Also found in: Dictionary, Thesaurus, Medical, Wikipedia.


An excess of blood within an organ or tissue caused by blood vessel dilation or impaired drainage, especially of the skin.



also plethora, an excess of blood in a tissue or organ. One may distinguish arterial and venous hyperemia. Arterial (active) hyperemia arises as a result of increased blood flow in the arteries owing to increased tonus of the vasodilator nerves or decreased tonus of the vasoconstrictor nerves. Among its causes are increased sensitivity of the blood vessels to physiological stimuli or the influence of extraordinary stimuli (such as bacterial toxins, high temperature, and products of tissue decomposition); in humans psychogenic factors (such as shame and anger) play a large role. Arterial hyperemia is characterized by dilatation of the arteries in the hyperemized area, elevation of temperature in the area, acceleration of blood flow, and reddening (for example, hyperemia of the face). It is accompanied by intensification of metabolic processes in the tissues and promotes the regeneration of tissues. Hemorrhages may occur during arterial hyperemia if there are pathological changes in the blood vessels. Arterial hyperemia is induced for therapeutic purposes by means of mustard plasters and cupping glasses. Venous (passive, static) hyperemia occurs when the outflow of blood along the veins is obstructed as a result of pressure on the venous wall (cicatrix, tumor, varicose dilatation of the veins, or edema), while the inflow remains unchanged or when there is a weakening of cardiac activity. Venous hyperemia is characterized by deceleration of blood flow to the point of complete stasis. Oxygen deficit develops in the tissues, the vascular walls become more permeable, and edema develops. Prolonged blood stasis and edema may lead to atrophy of the parenchyma of an organ.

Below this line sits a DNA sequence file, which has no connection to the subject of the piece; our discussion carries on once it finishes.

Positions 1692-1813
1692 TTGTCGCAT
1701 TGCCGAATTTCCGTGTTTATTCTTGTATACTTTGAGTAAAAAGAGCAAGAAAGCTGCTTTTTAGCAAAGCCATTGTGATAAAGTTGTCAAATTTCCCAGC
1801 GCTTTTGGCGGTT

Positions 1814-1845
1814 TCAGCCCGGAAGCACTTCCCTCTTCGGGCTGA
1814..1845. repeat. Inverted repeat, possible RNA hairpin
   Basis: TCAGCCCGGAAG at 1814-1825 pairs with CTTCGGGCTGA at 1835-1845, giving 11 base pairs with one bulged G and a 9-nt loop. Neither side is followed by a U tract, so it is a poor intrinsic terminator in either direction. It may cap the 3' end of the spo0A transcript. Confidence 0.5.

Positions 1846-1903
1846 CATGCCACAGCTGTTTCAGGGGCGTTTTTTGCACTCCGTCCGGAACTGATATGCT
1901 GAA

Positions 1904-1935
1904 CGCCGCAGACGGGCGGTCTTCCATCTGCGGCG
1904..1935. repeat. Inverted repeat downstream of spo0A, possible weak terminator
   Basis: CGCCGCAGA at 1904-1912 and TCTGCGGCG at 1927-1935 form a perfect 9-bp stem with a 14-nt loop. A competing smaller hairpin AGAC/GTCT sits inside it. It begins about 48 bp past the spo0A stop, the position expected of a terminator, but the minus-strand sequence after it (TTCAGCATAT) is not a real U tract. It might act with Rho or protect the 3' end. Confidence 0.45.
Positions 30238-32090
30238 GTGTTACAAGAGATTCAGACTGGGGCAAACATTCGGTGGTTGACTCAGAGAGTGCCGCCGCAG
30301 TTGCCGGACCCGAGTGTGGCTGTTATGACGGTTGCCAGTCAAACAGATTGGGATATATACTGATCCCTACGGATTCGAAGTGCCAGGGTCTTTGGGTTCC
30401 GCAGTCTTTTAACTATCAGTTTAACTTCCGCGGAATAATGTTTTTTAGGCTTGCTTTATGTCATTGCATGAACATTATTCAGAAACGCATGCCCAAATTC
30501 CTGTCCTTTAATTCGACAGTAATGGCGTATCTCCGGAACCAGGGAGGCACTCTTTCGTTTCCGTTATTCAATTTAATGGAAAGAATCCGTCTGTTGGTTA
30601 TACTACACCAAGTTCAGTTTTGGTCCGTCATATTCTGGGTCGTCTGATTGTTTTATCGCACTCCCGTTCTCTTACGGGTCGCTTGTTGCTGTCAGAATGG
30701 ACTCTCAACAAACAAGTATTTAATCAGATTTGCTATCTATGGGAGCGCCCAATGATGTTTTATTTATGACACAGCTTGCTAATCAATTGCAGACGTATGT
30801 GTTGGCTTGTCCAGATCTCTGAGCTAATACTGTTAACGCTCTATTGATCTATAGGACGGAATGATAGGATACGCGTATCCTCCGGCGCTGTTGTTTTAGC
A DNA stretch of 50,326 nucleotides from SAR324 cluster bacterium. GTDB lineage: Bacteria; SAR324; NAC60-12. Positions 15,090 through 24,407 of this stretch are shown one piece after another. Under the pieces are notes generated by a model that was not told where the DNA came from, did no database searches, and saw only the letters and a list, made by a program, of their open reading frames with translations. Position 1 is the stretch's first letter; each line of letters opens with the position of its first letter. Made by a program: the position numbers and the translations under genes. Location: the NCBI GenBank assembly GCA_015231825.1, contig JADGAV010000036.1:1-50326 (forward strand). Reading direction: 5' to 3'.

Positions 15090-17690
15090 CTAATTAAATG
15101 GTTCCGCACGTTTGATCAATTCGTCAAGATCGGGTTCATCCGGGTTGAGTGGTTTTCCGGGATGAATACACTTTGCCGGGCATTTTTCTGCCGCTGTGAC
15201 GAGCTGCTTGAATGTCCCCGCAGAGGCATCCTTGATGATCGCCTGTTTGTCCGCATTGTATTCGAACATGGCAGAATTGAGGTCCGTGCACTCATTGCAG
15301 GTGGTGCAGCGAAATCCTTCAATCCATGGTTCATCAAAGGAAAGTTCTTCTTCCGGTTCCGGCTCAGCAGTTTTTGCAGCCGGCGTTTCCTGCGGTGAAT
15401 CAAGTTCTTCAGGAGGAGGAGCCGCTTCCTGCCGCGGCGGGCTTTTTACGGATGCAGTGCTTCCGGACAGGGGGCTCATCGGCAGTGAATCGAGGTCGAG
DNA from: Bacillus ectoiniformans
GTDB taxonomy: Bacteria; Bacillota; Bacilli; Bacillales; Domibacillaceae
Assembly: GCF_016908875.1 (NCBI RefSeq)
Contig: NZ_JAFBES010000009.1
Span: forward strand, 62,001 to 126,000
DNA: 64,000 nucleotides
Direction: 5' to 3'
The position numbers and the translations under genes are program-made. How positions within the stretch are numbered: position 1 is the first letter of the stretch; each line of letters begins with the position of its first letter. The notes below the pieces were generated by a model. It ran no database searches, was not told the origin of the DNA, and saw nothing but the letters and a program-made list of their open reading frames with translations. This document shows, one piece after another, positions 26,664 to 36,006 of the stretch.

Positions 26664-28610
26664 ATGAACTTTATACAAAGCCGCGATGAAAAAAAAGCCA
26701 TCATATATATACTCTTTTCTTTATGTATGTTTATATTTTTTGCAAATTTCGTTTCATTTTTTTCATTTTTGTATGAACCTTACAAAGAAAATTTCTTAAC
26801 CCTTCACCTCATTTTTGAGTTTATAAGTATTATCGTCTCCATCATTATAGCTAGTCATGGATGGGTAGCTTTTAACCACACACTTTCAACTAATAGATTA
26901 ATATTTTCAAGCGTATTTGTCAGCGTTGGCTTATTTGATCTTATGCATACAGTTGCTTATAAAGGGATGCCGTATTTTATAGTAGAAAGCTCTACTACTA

References in periodicals archive ?
14-17) In this case, the observed clinical signs were severe feather loss from the body with diffuse hyperemia, severe lichenification, and crusting.
Jack Elands, Chief Executive Officer of Amakem, said: "AMA0076 has demonstrated IOP reduction without significant hyperemia, the first ROCK inhibitor to achieve this goal in the clinic.
In the Framingham Heart Study offspring cohort increased aortic stiffness was associated with higher forearm vascular resistance at baseline and during reactive hyperemia, and with blunted flow reserve during hyperemia (39).
The typical clinical picture includes palpebral edema, bulbar hyperemia and conjunctival hyperemia accompanying sudden, painful, abundant purulant discharge in the first 2-5 days of life (7,8).
A transient increase in skin blood flow after ischemia is regulated by a protective mechanism called reactive hyperemia [4850,56-57].
The diameter of brachial artery was measured by 10 MHz transducer in longitudinal section on 2-1,5 cm above the elbow bend before and after tests with reactive hyperemia through 30-90 seconds.
Specifically, the previously seen hyperemia and stromal oedema had resolved.
After 20-day applications of XKJ, colonic samples showed alleviations of the hyperemia, edema, and the quantities of ulcerations.
Wound space was filled with young granulation tissues that had bleeding, hyperemia and intense necrotic changes and was infiltrated by inflammatory cells.
Flow-mediated dilatation of the brachial artery was evaluated after reactive hyperemia induced by cuff obstruction of the forearm, using high-resolution ultasonography.
Most adverse reactions with LACRISERT were mild and transient and included transient blurring of vision, ocular discomfort or irritation, matting or stickiness of eyelashes, photophobia, hypersensitivity, edema of the eyelids, and hyperemia.